Know Your Market

July 2, 2017




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The Power of a Focused Business

 

What is the clearly defined focus of your business? What is your niche market?

It’s one thing to know the product your business sells; it’s quite another to know who will buy your product.

Chances are, the people who will buy your product have similar likes and dislikes. They probably enjoy similar activities. And they probably gather in similar places.

Your goal is to figure out what it is your would-be customers have in common. Figure out where they “flock.” Then go to them and sell them products that meet their particular needs.

The great temptation is greed… to try to go after everyone at once… to be all things to all people. But if you feel so tempted, it’s good to remember the words of wise men who’ve gone before you. Here are just a few examples:

Bill Cosby, famous actor and comedian, said: “I don’t know the key to success, but the key to failure is trying to please everybody.”

Seth Godin, author of Purple Cow and other internet marketing books, wrote on December 7, 2003 in his marketing blog: “In general, if you’re trying to reach everyone, you’ll reach no one.”

Dr. Ralph F. Wilson, in Issue 12 of Web Marketing Today, wrote, “The key for small businesses is to master the art of niche marketing.” [emphasis added]




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Niche marketing–marketing to a specific, focused group of people–is the smartest way for small business owners to operate.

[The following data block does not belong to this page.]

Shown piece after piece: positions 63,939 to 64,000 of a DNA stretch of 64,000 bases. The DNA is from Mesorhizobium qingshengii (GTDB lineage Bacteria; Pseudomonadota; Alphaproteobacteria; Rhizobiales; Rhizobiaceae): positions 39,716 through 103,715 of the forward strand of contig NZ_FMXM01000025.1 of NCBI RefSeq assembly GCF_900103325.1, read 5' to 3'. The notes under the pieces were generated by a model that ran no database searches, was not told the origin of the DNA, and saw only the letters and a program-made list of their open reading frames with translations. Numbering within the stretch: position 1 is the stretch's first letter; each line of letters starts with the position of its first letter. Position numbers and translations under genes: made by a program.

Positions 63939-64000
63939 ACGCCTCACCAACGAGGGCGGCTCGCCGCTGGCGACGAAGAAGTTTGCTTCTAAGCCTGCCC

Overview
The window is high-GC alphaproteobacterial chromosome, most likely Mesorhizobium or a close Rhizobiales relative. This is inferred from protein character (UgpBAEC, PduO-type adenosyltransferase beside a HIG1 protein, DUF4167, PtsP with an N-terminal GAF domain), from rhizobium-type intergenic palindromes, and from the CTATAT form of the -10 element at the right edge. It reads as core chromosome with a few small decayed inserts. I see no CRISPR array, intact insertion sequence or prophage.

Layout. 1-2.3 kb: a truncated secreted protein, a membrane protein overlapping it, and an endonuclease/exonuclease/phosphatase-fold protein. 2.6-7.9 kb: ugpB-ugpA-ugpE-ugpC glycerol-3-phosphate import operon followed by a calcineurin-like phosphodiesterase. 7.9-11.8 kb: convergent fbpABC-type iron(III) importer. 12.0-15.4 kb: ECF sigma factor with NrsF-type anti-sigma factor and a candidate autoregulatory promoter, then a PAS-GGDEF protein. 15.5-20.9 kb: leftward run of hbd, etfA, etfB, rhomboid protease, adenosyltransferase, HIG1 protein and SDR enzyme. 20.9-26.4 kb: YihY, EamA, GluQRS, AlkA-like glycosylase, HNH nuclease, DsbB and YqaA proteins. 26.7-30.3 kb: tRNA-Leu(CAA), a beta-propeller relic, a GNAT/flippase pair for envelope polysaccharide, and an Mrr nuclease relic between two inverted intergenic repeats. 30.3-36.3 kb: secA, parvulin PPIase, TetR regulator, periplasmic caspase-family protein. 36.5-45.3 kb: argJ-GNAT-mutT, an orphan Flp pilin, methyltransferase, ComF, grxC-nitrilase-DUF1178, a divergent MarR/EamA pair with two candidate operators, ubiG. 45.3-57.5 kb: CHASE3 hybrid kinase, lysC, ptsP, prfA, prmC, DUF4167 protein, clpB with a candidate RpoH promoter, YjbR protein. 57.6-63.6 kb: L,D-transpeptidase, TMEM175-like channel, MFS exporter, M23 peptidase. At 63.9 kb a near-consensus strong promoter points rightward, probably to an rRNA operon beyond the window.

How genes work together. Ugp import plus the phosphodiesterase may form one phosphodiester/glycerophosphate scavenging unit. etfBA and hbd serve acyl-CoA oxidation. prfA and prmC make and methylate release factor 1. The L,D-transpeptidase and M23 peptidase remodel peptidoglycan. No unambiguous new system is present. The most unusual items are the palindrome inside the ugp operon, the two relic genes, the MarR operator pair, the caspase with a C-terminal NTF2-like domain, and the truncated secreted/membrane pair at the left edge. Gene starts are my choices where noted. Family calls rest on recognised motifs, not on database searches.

I’m sure you’ve heard bad advertising that claims “everybody” needs a particular product, or “everyone” should buy it. But these claims are really the result of misdirected enthusiam. Their product or service will not be “perfect” for everyone… and neither will yours.

So what kinds of questions might you ask to determine your target market–your niche?

Who would be your “perfect customer?”

Would your perfect customer be a man or woman?
How old would she be?
Where would she live?
What would her interests be?
With whom would she associate?
What groups or clubs might she be a member of?
Where would she like to shop?

Who would be your “worst customer?”

What can you do to repel that person–to make sure that he or she never becomes a customer?
Now, once you’ve got a pretty good idea of who your ideal customer is, visualize your perfect customer whenever you do something in your business that will affect all of your customers. Imagine how this one customer will respond. Will she be excited, happy, thankful? Or will she be let down, bummed out, or disappointed?

You do have a perfect customer for your business. By continually pondering the thoughts, emotions, and reactions of this one person, you can really start to super-focus your business energy. And, as a result, you’ll begin hitting your target with more and more accuracy every time.

Determining your market niche is probably the single most important aspect of your business plan. It guarantees your business’s longevity because it keeps you focused and on track.

WHAT IS A BUSINESS PLAN?

A business plan is a document designed as a road map for a soon-to-be business. It contains information such as: start-up costs, projected cash flow, marketing plans, and the business’s focus.

Many people have heard of business plans, but don’t know what they are because they’re not required to start a business. Though they are often necessary to acquire bank financing. If you don’t plan to acquire bank financing, then, chances are, you won’t need a formal business plan. Nevertheless, it’s always wise to create one anyway.

Next up: Why True Entrepreneurs Avoid Business Systems Like the Plague




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